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[INSTANT POT RECIPE] Become A Ramen Master At Home: Japanese-Style Chashu Pork (made of pork shoulder)

INSTANT POT RECIPE,Become A Ramen Master At Home, Japanese-Style Chashu Pork (made of pork shoulder) Food & Recipes

When you’ve seen other Chashu pork recipes, you often see the meat may be “pork belly”, which is fatty, juicy, melt-in-your-mouth, and so good.

Chashu made of pork shoulder wouldn’t be bad, tender, and lean, and goes well with topping for ramen, fried rice, sandwiches, and Asian salad even if it is cold.

This Chashu pork recipe works as well for pork shoulder as it does for pork belly so don’t hesitate to substitute pork belly for the shoulder.

Pork shoulder is widely available cut and it’s relatively reasonable compared with pork belly.

Yet, are you a pork belly lover? ↓↓↓


Cha siu is often called Caountnese-style BBQ pork. In Chinese cooking, skewering marinated pork on a large skewer and grilling the meat over an open flame is called char shao.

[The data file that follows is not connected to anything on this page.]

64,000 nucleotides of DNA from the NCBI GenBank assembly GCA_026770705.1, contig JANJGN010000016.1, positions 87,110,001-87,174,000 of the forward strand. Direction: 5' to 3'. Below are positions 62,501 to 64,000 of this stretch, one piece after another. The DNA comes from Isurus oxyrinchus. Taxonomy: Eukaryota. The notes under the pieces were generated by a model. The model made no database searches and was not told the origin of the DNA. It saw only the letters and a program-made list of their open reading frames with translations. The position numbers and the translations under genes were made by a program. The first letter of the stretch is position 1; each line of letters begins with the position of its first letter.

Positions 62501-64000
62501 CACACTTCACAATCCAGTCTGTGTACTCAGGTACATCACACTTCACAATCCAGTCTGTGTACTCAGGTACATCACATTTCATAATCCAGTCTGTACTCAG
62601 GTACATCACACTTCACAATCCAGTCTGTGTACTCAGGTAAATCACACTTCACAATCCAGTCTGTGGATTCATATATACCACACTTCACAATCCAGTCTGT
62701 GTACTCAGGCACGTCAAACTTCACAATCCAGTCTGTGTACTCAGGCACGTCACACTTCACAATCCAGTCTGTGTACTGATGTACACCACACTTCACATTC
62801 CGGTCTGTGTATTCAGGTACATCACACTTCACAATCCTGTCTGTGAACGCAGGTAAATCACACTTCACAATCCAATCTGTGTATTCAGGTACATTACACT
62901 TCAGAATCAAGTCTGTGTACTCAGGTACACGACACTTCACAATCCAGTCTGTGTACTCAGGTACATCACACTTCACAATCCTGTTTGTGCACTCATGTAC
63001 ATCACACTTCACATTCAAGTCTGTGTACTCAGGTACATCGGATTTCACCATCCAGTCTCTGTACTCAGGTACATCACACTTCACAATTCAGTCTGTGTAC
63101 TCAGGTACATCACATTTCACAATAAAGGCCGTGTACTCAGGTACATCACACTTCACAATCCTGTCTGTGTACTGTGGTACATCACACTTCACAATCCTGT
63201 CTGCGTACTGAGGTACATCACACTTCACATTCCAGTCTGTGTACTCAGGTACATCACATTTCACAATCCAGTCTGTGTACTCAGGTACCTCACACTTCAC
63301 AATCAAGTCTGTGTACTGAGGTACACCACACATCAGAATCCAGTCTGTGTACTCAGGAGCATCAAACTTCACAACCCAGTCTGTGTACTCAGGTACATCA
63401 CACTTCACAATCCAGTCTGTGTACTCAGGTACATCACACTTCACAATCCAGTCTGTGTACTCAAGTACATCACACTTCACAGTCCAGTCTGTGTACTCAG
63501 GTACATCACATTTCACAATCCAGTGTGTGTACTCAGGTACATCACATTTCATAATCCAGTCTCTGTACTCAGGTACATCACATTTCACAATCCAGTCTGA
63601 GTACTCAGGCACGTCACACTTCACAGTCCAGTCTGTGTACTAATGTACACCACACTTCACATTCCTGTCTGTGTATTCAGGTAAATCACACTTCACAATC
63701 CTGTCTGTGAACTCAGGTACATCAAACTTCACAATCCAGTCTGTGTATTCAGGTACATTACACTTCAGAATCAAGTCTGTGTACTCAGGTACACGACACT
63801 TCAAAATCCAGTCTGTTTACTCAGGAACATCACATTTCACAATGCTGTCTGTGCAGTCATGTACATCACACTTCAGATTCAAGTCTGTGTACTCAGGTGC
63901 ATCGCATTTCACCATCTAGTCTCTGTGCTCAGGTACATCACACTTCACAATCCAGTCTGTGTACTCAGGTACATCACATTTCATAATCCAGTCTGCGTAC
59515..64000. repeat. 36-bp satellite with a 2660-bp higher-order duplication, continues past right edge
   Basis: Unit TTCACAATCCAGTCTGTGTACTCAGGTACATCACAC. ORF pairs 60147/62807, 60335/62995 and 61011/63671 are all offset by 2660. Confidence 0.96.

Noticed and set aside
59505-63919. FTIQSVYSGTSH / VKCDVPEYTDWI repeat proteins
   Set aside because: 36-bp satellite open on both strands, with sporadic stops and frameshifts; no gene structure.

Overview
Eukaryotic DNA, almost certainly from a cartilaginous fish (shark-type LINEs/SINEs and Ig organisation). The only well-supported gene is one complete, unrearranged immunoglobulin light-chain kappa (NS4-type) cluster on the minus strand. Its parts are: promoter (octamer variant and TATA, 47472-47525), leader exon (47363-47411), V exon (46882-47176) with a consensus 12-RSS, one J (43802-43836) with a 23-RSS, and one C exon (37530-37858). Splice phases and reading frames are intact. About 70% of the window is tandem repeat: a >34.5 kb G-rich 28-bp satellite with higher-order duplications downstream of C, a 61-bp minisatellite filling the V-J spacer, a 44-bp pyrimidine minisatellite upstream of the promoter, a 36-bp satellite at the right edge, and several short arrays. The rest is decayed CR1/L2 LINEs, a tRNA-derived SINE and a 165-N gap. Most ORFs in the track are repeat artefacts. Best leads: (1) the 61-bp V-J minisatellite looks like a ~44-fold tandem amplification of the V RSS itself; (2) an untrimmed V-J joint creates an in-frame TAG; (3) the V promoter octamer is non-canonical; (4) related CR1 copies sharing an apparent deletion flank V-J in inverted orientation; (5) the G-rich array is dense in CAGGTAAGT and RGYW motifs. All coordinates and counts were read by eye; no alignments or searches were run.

During the roasting, the pork will be basted constantly and become savory glossy meat.

In Japan, char siu is called “Chashu” or “YAKIBUTA” and turn to the term refers to the pork made by simmering in the sauce after broiling.

Also, in Japanese cuisine, a simmered pork belly called “kakuni” is popular and is similar to Chashu, and often both dishes are mixed up.

It is because the Chashu sauce and Kakuni sauce are made with almost the same ingredients such as soy sauce, ginger, sake, and sugar.

Contrary, Cha siu sauce uses complex spices such as Red fermented bean curd, ginger, chojang, granulated sugar, salt, five-spice powder, and fried garlic.

Cha siu is commonly served as it is, as the ingredients of dim sum, with (on ) the rice.

Japanese Chashu is popular as ramen topping, besides, we enjoy it as nibbles or ingredients of fried rice.

Additionally, in Japanese home cooking, Kakuni is a more popular dish to cook at home, and Chashu is generally served in restaurants.


My meat is actually cut from “pork butt” when I have a hard time finding the perfect section of the pork shoulder.